15 Jan Game Development – New Year, New Maps
As game development progresses, and the design team get to grips with the gameplay, we’ve been creating new maps. It’s one of the odd things about game design and development, you don’t really know what you’ve got until you’ve got it right in front of you.
Anyone who has ever made a game with more than one person working on it will tell you how hard it is to get your idea out of your head, and into the hands of the rest of the team. It’s quite possibly one of the hardest things to do in a creative environment. That’s partly because it doesn’t matter how good your team are in their chosen specializations, since they’re relying on you to communicate the entire game, right down to the minutiae of the smallest piece of UI detail to them in a language which everyone can understand.
For example, take the common 5-gear bicycle. Now imagine having to describe that to a group of engineers who, although they know what a wheel is, what tires are and what a seat might be, have never in their lives seen or heard of a bicycle.
Perhaps the easiest way to do that is to draw it. If you’re a skilled illustrator, you can draw some extremely detailed schematics, with notes on exactly how the gears and brakes should work. And they may well go off and create a bike that looks exactly as it does in your drawings. But that’s only half the battle with game design. Because no matter what you tell the engineers, without any of them ever having ridden one, they have no real understanding of how it’s meant to work. They might know all about calibration, gear ratios, wheel rim sizes and tire pressure, but they know nothing about tearing round a velodrome at close to 40 km/h in the slipstream of a Lycra wearing, hairless superhuman as you try to whip round them and cross the finishing line in a blaze of glory.
The point I’m trying to make is that until you have it in your hands and can really play with it, you really do not know what you’ve got. But for the past couple of months we’ve had Gamma Protocol in our hands and are really getting to grips with what we have here. It’s almost like being a judge on a cookery show, one where contestants bring out their dish to have the judges prod it with spoon and fork, slice pieces off, chewing methodically, before lavishing praise on it or making comments like “needs more brandy butter”.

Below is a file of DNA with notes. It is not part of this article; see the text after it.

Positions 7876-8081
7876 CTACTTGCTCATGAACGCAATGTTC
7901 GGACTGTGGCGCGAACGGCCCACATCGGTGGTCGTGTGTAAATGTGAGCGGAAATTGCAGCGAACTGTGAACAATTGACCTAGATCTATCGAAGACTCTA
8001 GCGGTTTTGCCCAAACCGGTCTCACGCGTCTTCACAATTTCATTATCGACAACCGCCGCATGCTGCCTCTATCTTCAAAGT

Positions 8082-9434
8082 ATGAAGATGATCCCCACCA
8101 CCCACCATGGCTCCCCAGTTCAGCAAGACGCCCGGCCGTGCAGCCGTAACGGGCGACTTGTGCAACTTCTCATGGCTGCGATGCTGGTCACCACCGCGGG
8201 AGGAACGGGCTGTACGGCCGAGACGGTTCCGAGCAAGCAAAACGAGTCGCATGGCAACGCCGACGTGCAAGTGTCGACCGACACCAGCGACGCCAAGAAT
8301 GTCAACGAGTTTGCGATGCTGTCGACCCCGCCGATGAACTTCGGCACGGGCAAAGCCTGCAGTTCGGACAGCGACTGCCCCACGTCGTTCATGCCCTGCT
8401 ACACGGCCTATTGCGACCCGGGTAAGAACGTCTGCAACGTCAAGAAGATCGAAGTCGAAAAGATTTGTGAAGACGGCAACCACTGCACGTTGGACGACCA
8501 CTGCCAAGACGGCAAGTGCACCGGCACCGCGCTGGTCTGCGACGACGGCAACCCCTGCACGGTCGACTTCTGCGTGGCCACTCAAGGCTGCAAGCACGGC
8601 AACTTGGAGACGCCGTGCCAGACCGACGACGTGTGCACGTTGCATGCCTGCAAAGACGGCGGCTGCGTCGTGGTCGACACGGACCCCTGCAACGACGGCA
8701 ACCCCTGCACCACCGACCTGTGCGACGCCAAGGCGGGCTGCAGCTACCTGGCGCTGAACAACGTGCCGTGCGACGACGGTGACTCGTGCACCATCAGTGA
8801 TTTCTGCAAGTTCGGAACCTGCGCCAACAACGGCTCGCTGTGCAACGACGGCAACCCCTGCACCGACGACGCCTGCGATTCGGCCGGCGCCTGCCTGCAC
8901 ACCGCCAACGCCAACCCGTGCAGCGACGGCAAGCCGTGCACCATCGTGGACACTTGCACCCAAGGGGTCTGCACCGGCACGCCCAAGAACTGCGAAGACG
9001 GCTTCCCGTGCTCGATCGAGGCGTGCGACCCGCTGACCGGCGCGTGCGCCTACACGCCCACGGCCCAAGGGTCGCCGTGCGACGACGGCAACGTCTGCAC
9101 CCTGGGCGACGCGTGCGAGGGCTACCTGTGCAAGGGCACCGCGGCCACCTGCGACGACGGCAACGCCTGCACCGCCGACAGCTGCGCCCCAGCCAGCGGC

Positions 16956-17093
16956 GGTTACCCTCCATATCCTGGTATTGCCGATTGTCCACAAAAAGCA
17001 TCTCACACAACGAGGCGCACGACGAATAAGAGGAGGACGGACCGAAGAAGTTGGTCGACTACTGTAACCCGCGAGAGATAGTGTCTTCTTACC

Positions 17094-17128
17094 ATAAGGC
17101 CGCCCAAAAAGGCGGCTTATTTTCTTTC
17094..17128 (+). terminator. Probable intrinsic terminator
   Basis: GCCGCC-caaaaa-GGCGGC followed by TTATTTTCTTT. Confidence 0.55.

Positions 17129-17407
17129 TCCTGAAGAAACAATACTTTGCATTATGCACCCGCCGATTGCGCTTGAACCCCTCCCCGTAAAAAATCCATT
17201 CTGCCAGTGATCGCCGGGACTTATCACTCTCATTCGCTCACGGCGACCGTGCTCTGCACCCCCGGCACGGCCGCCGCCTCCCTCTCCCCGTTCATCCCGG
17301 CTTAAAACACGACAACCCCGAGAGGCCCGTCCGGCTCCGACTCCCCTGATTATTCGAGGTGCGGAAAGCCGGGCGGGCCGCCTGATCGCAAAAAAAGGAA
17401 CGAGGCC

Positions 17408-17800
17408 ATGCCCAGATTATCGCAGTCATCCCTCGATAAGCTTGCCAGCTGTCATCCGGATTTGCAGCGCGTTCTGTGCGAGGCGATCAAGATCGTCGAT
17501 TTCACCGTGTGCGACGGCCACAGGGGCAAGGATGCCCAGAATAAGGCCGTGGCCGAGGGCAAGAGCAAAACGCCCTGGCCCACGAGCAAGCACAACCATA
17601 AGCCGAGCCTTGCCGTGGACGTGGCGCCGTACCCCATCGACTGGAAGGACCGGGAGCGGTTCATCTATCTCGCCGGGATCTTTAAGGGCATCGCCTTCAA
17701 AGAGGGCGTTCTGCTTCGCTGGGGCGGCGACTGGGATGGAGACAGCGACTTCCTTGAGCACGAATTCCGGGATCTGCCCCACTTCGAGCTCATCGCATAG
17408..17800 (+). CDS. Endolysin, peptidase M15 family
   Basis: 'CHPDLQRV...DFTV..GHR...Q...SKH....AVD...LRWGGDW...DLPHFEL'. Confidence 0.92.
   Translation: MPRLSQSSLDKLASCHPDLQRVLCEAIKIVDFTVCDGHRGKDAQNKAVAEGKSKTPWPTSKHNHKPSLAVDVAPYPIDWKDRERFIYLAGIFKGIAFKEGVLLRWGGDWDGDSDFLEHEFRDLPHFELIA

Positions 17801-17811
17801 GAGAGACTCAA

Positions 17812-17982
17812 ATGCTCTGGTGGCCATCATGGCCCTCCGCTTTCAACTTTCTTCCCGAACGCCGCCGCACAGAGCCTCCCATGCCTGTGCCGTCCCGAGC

Or maybe it’s more like, having invented the wheel, we’re now in the process of listing everything we can do with it. Which brings me to the latest maps. Having built the game, we’re now in the process of dreaming up all the cool things we can do, and they all need areas to do them in. Some of them are born out of history, out of things that actually happened back in the 40s and 50s, (things I’m not allowed to actually tell you about but I so badly want to blurt it all out!) while others are the children of “wouldn’t it be cool if” ideas.
One of those “wouldn’t it be cool if” brainchildren is the Village. In the middle of this tiny town is a church with a cemetery (Friedhof) attached, while all around is flat, arable farm land. It has a distinct flavor, part spaghetti western, part rural France, it brings to mind the kind of wide open landscapes of the Salinas Valley made famous in John Steinbeck’s novel, East of Eden.
It’s a beautiful little town, the kind of place I’d like to spend a lazy summer weekend in, swimming in the lake, eating fresh local produce straight off the vine. But not when the surrounding fields are full of Tigers and Panthers. And not when the town square is home to a small squadron of Shermans hell bent on defending the town or blowing as many holes in it as possible before they’re sent to kingdom come.
You know that scene in The Good, The Bad & The Ugly right at the end when Eastwood, Wallach and Van Cleef are in the graveyard, each one of them with itchy trigger fingers? Now imagine that but with tanks. Yeah, you got it. That’s the Village.